Daddy, There’s a Noise Outside by Kenneth Braswell, illustrated by Joe Dent & Julie Anderson

    Synopsis
    This engaging story begins when two children are awakened by noises in the middle of the night outside the window of their inner-city neighborhood. Both their Dad and Mom spend the next morning explaining to them what was taking place in their community.

    Reflection
    Following the Black Lives Matter movement in 2016, parents, educators and librarians around the world have been looking for ways to talk to children about race, justice and privilege.  Over the past few years, it is sadly evident we still have a great deal of work to do to heal racial issues in our society.  As a parent, I believe it is critical to be prepared to address any questions or concerns children may have about things they see in the media or in their communities.  This can be done by educating ourselves on the issues and ensuring we can use quality resources and books like Daddy, There’s a Noise Outside to teach and understand the current and historic justice debates and protests.

    Daddy, There’s a Noise Outside begins when a brother and sister are awakened by noises in the middle of the night outside the window of their inner-city neighborhood.  When they wake up the next morning their parents explain what was taking place in their community.

    I love how the author takes the complex subject matter of protesting and communicates it in a way that’s easy for children ages 5 – 9 can understand.  For example, there is an example of the father taking away a toy truck for not doing chores. As a result, the son folds his arms, stomps away and starts pouting.  The father points out that’s a form of protesting something the son did not like.  That’s a pretty straightforward and easy example to comprehend, right?

    I also appreciate how naturally curious the kids in this book are about current events and their roles as emerging citizens.  We’re seeing this happen more often now as children have instant access to events with their smartphones. I think the parents do a wonderful job teaching their children about what it means to protest by researching past events from the Civil Rights era and the Million Man March.  The children also learn there are several different types of protests like: boycotts, marches, silent sit-ins, petitions, letter writing and civil disobedience.

    Overall, I believe this book is an excellent conversation starter to talk to your children about protesting and standing up for things they believe in.  Since this book has such a powerful message, I think reading it is good for both adults and children. For children, it acknowledges that burgeoning awareness of what it is to be a citizen, potential pitfalls included. For adults, it reaffirms your values and reminds you to be a positive role model for your children.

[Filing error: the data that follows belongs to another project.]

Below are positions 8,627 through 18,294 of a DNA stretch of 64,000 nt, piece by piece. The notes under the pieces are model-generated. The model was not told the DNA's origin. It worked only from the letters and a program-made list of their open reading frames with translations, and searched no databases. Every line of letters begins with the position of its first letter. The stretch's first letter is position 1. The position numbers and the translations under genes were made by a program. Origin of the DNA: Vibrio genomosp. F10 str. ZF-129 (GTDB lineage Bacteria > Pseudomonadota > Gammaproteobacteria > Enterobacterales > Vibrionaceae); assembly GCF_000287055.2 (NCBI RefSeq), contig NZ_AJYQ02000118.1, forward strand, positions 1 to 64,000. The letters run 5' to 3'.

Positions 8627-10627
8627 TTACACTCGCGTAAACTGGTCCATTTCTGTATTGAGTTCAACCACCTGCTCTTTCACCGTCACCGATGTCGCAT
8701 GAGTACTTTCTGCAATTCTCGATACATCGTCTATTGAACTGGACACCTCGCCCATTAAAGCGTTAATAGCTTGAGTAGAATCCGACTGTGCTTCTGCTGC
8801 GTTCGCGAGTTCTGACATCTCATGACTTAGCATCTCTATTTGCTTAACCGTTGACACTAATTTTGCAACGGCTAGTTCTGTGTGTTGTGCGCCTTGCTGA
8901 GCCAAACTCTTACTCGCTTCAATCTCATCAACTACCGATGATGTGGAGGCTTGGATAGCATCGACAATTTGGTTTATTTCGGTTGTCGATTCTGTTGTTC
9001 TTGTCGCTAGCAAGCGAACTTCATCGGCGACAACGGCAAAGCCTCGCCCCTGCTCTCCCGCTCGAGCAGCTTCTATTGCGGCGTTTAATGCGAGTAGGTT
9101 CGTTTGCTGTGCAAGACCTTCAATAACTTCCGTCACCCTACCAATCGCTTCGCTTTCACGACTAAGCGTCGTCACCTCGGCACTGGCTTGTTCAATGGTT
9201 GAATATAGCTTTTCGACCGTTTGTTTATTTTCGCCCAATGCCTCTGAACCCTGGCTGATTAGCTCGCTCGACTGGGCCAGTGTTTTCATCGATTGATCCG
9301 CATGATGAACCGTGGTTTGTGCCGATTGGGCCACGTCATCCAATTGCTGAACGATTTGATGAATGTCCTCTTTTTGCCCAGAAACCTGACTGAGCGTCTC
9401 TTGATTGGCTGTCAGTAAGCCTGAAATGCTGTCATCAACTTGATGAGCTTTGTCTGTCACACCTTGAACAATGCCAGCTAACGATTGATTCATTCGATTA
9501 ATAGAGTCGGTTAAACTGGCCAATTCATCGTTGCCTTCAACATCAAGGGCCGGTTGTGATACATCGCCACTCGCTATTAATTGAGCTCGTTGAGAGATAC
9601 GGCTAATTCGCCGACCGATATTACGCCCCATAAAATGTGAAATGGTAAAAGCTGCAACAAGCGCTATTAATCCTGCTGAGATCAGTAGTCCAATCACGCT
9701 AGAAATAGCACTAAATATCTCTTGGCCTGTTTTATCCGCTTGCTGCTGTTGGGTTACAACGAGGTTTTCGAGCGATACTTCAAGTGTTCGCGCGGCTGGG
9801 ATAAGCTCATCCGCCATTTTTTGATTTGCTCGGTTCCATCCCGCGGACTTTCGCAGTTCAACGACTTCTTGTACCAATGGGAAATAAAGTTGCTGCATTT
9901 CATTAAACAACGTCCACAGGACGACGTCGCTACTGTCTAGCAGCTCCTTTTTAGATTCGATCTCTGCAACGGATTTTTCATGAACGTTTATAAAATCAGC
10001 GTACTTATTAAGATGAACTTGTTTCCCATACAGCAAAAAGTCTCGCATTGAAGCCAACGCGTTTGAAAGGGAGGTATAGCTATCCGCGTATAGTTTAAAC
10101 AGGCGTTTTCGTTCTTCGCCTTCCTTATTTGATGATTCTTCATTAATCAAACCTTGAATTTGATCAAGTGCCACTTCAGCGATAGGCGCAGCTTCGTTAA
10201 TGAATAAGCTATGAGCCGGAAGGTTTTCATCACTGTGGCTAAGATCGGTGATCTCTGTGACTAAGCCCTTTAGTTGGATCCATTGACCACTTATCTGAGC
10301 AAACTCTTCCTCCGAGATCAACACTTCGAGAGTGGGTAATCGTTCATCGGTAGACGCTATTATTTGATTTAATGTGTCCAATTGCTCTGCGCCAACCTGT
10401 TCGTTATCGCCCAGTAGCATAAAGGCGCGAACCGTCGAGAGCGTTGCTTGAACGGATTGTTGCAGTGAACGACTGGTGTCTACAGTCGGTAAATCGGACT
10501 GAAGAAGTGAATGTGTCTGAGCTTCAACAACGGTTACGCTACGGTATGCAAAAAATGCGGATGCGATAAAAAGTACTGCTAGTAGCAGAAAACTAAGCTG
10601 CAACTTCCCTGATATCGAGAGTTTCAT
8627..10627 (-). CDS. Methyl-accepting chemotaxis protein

The back matter includes excerpts from a handy parent/teacher guide that can be downloaded directly here.  There are also a few questions for discussion, a word search puzzle and a list of books to read on the subject matter.

    Also, be sure to check out the second book entitled Daddy is Feeling Blue (available now) and Daddy’s Family Tree in June 2017.

    About Fathers Incorporated
    Established in 2004, Fathers Incorporated serves as a leader in the field of Responsible Fatherhood. The agency’s international, national, and local mission focuses on remediating the impact of father absence. Their objective is to help fathers and children connect, raise awareness of the need for positive father involvement, and educate men and women about the importance of healthy father-child relationships.

    About Multicultural Children’s Book Day
    Multicultural Children’s Book Day 2017 (1/27/17) is its fourth year and was founded by Valarie Budayr from Jump Into A Book and Mia Wenjen from PragmaticMom. Our mission is to raise awareness on the ongoing need to include kid’s books that celebrate diversity in home and school bookshelves while also working diligently to get more of these types of books into the hands of young readers, parents and educators.

    Despite census data that shows 37% of the US population consists of people of color, only 10% of children’s books published have diversity content. Using the Multicultural Children’s Book Day holiday, the MCBD Team are on a mission to change all of that.

    Current Sponsors:  MCBD 2017 is honored to have some amazing Sponsors on board. Platinum Sponsors include ScholasticBarefoot Books and Broccoli. Other Medallion Level Sponsors include heavy-hitters like Author Carole P. RomanAudrey Press, Candlewick Press,  Fathers Incorporated, KidLitTVCapstone Young Readers, ChildsPlayUsa, Author Gayle SwiftWisdom Tales PressLee& Low BooksThe Pack-n-Go GirlsLive Oak MediaAuthor Charlotte Riggle, Chronicle Books and Pomelo Books

    Author Sponsors include: Karen Leggett AbourayaVeronica AppletonSusan Bernardo, Kathleen BurkinshawMaria DismondyD.G. DriverGeoff Griffin Savannah HendricksStephen HodgesCarmen Bernier-Grand,Vahid ImaniGwen Jackson,  Hena, Kahn, David Kelly, Mariana LlanosNatasha Moulton-LevyTeddy O’MalleyStacy McAnulty,  Cerece MurphyMiranda PaulAnnette PimentelGreg RansomSandra RichardsElsa TakaokaGraciela Tiscareño-Sato,  Sarah Stevenson, Monica Mathis-Stowe SmartChoiceNation, Andrea Y. Wang

    You can view the co-hosts here.